Gene therapy has emerged as a research topic of choice in recent years. The eye in particular is one of few organs of the body for which gene therapy has received Food and Drug Administration approval, and it remains a field of great interest for gene therapy development. However, its associated immune and inflammatory reactions may render the treatment ineffective or harmful, which are of particular concern for the eyes due to their susceptibility to inflammation. The severity of immune and inflammatory reactions depends on the choice of vector and its route of administration. Furthermore, most preclinical and clinical studies have shown that the dose of vectors is correlated with the degree of humoral response and ocular inflammation. The route of administration directly impacts the degree of immune and inflammatory reaction. Subretinal delivery produces a weaker humoral response than the intravitreal route. However, some studies have demonstrated that the subretinal delivery induces a stronger inflammatory reaction. On the other hand, several instances of vision loss due to severe late onset intraocular inflammation were reported in a clinical trial involving intravitreal delivery of viral vectors. When compared with the intravitreal route, suprachoroidal gene delivery has been shown to produce weaker humoral response. However, unlike the subretinal space, the suprachoroidal space is not known to have immune privilege status. Inflammatory reactions following ocular gene therapy are typically mild and most clinical and preclinical studies have shown that they can be controlled with topical, local or systemic steroids. However, severe inflammatory responses may occur and require aggressive management to avoid permanent vision loss. Further investigations are required to elucidate and expand our knowledge of inflammatory reactions, and their optimal management, following ocular gene therapy.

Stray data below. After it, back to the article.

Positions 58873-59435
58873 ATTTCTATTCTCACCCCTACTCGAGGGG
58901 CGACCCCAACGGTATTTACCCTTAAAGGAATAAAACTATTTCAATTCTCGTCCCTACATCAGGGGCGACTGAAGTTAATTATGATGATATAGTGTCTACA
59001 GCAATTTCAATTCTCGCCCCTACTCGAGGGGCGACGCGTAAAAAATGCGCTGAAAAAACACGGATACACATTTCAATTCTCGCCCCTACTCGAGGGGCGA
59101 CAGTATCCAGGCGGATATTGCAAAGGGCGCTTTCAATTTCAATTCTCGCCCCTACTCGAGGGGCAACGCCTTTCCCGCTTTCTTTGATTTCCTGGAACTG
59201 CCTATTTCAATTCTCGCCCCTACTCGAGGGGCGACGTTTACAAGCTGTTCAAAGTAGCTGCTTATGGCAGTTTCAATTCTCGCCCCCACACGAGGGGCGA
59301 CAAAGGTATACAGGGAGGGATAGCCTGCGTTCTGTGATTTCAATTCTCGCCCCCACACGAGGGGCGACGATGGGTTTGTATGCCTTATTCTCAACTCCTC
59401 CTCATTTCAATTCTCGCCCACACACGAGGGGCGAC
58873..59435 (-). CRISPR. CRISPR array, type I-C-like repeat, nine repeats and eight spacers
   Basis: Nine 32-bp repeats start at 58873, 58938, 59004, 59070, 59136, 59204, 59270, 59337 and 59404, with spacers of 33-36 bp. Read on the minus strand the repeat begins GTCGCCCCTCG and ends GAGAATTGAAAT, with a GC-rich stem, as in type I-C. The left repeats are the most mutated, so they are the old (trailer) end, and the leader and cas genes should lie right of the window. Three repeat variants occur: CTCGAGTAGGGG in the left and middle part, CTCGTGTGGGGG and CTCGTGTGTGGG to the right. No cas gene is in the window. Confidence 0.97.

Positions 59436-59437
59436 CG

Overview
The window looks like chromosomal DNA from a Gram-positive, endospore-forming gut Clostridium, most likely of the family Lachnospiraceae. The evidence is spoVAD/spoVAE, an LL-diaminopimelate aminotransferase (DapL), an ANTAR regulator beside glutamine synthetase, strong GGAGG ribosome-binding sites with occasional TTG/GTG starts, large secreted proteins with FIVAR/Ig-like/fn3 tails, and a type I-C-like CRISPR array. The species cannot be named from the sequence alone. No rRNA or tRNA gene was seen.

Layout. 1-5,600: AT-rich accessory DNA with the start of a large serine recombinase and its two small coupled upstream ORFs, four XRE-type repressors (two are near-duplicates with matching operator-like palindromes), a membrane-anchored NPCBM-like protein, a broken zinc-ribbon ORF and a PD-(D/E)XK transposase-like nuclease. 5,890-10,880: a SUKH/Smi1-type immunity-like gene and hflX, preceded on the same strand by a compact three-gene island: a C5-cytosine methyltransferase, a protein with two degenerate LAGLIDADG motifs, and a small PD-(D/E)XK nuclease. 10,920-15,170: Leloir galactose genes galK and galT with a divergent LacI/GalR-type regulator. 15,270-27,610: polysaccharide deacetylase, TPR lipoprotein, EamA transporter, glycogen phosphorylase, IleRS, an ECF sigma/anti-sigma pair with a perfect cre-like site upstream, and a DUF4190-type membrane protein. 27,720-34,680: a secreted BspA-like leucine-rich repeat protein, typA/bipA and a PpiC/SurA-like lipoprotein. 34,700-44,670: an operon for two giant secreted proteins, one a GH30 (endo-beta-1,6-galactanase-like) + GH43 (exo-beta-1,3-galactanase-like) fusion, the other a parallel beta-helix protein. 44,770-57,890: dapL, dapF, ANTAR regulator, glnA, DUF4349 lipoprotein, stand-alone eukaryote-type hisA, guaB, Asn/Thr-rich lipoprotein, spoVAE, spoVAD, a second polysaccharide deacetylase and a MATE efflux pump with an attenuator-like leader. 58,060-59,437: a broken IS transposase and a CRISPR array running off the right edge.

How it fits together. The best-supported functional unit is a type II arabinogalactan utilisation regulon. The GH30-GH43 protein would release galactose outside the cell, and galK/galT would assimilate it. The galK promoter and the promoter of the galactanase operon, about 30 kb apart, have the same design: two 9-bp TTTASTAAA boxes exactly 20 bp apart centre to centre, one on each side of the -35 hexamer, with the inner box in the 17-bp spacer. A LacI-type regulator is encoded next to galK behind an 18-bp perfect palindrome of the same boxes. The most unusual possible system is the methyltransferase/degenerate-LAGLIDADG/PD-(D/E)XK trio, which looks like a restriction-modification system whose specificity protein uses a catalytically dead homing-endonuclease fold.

View details for DOI 10.2147/OPTH.S364200

    View details for PubMedID 35685379

  • Unilateral acute anterior uveitis with macular edema following the use of sildenafil citrate in a patient with HLA-B27 positivity. American journal of ophthalmology case reports Regenold, J., Ghoraba, H., Akhavanrezayat, A., Matsumiya, W., Mobasserian, A., Karaca, I., Zaidi, M., Pham, B., Nguyen, Q. D. 2021; 24: 101228